Terahertz quantum cascade lasers (THz QCLs) were first demonstrated in 2002  and have since undergone rapid development . They are investigated as potential sources in spectroscopy , imaging [4,5] and heterodyne systems . Their waveguides are based on surface plasmons, either in single-metal , or double-metal configuration . In the latter case, the waveguide consists of the gain material sandwiched between two metallic layers. The two surface-plasmons at the metal-dieletric interfaces form a mode of transverse-magnetic (TM) nature, which ideally matches the selection rules of intersubband transitions. Such a waveguide has a confinement factor close to unity, while keeping the losses moderate, and has been shown to perform significantly better than the single-metal waveguide at higher operating temperatures [8,9]. From an application point of view, however, Fabry-Perot resonators based on these subwavelength waveguides, due to the strong impedance mismatch at the facet and an intrinsically strong divergence of the beam, make it difficult to achieve high radiative and collection efficiencies. The integration into standard optical setups is thus often problematic. One of the most active fields of research for THz QCLs is therefore focusing on the improvement of the emission far-field pattern, either through horn antennas [10,11], hyperhemispherical silicon lenses , or gratings for vertical emission [13–15]. For the latter case, the waveguide is perturbed with a periodicity corresponding to the guided wavelength, which creates a distributed feedback (DFB) resonator, leading to emission in a single spectral mode. Additionally, in these so-called second order gratings, each perturbation acts as a radiation source and a good far-field profile in the vertical direction is obtained by constructive interference, similar to a phased-array device . For metal-metal THz QCLs, this concept has first been theoretically investigated by Schubert et al., who discussed lasing thresholds, radiative efficiencies and far-fields of infinitely wide gratings . Devices of finite length were considered by introducing highly reflecting metal facets at appropriate positions, in order to optimize the above properties. In the absence of such boundaries, the laser would always oscillate on the lower threshold mode whose symmetry with respect to the grating forbids vertical out-coupling. While the work offered many insights into the design of the grating, it did not address the lateral design of the resonator. A subsequent report on the experimental realization showed the importance of this issue, as many higher-order transverse modes were observed in preliminary devices, which were explained by a three dimensional finite element model . The same work reported a second device generation with a SiO2/gold stack on all sides of the resonator, for the implementation of highly reflecting end facets, and, at the same time, to introduce losses for higher order transverse modes. While this resonator is well suited for a THz QCL, it is challenging in terms of design and fabrication, and the relatively narrow waveguide (~λ/2) leads to a considerable far-field divergence perpendicular to the grating. A similar device with a wider waveguide and an easier fabrication procedure was reported in an earlier work by Fan et al. , who used absorbers instead of highly reflecting boundaries. Following the arguments given in , however, of the two eigenmodes of the grating, only the one with zero vertical out-coupling should be excited in this case, owing to its much lower losses; the origin of the vertical out-coupling mechanism remained then somewhat unclear. Furthermore, the lateral mode distribution was not considered. This is the starting point of the present work, where we first give guidelines on when a two dimensional model like in  is justified, and generalize it to a model of the full longitudinal device design. This indeed allows us to explain the surface emission observed in devices with longitudinal absorbers. In addition, by comparison of the predicted spectral and spatial emission properties with those of a newly fabricated device, we demonstrate the predictive power of the model.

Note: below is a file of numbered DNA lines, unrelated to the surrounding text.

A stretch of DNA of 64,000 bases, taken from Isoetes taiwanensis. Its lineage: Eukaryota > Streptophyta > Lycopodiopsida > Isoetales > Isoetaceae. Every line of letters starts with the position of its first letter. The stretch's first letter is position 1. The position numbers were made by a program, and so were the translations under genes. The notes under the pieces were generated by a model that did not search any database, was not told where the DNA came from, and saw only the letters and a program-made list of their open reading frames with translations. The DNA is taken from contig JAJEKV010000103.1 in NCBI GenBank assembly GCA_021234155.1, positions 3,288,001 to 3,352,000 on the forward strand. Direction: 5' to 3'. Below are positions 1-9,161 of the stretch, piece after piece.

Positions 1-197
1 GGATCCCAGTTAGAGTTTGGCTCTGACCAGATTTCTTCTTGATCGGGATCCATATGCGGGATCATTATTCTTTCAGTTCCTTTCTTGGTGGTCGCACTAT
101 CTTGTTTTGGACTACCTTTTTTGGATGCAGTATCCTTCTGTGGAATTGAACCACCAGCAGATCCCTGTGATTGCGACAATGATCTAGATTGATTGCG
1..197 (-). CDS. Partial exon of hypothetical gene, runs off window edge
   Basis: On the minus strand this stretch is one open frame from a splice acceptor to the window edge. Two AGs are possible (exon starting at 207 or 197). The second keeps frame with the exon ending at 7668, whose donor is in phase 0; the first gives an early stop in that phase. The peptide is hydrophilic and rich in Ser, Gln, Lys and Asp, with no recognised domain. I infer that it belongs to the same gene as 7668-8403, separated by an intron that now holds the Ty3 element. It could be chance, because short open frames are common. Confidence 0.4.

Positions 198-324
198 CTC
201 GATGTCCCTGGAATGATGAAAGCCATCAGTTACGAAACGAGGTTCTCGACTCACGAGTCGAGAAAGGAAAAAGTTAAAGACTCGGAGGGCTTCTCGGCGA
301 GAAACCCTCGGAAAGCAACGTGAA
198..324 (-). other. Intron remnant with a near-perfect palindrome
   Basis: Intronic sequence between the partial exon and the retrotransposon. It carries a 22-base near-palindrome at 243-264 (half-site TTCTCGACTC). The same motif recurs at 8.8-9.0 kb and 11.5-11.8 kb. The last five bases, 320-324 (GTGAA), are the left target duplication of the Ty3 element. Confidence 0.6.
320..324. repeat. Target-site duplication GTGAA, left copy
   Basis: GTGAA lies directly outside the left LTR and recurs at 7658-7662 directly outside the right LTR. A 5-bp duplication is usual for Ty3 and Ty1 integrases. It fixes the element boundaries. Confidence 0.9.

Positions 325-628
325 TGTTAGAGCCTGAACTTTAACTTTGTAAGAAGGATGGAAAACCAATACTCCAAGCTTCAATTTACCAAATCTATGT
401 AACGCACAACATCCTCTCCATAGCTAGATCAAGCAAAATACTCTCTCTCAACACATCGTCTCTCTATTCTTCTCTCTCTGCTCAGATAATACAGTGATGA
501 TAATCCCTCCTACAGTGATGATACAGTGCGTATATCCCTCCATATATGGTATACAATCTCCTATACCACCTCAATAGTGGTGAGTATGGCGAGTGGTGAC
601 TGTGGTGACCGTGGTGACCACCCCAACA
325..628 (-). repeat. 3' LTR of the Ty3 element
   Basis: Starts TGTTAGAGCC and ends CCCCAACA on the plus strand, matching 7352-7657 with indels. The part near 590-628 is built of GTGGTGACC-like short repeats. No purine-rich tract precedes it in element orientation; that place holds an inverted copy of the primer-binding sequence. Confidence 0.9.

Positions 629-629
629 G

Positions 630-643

The work presented here identifies the aspects which have to be taken into account in the design of finite-size gratings, thus providing a framework allowing the computational characterization of arbitrary grating designs, In many possible applications, for instance, better surface emission properties could very likely be obtained with a non-periodic grating. We believe our approach to be an ideal tool to look for structures optimized not only in terms of spectral and spatial emission, but also in terms of coupling efficiency and overlap of optical mode and gain medium. As a preliminary example, we suggest the introduction of phase-shifts into a periodic grating in order to increase the surface losses of the device.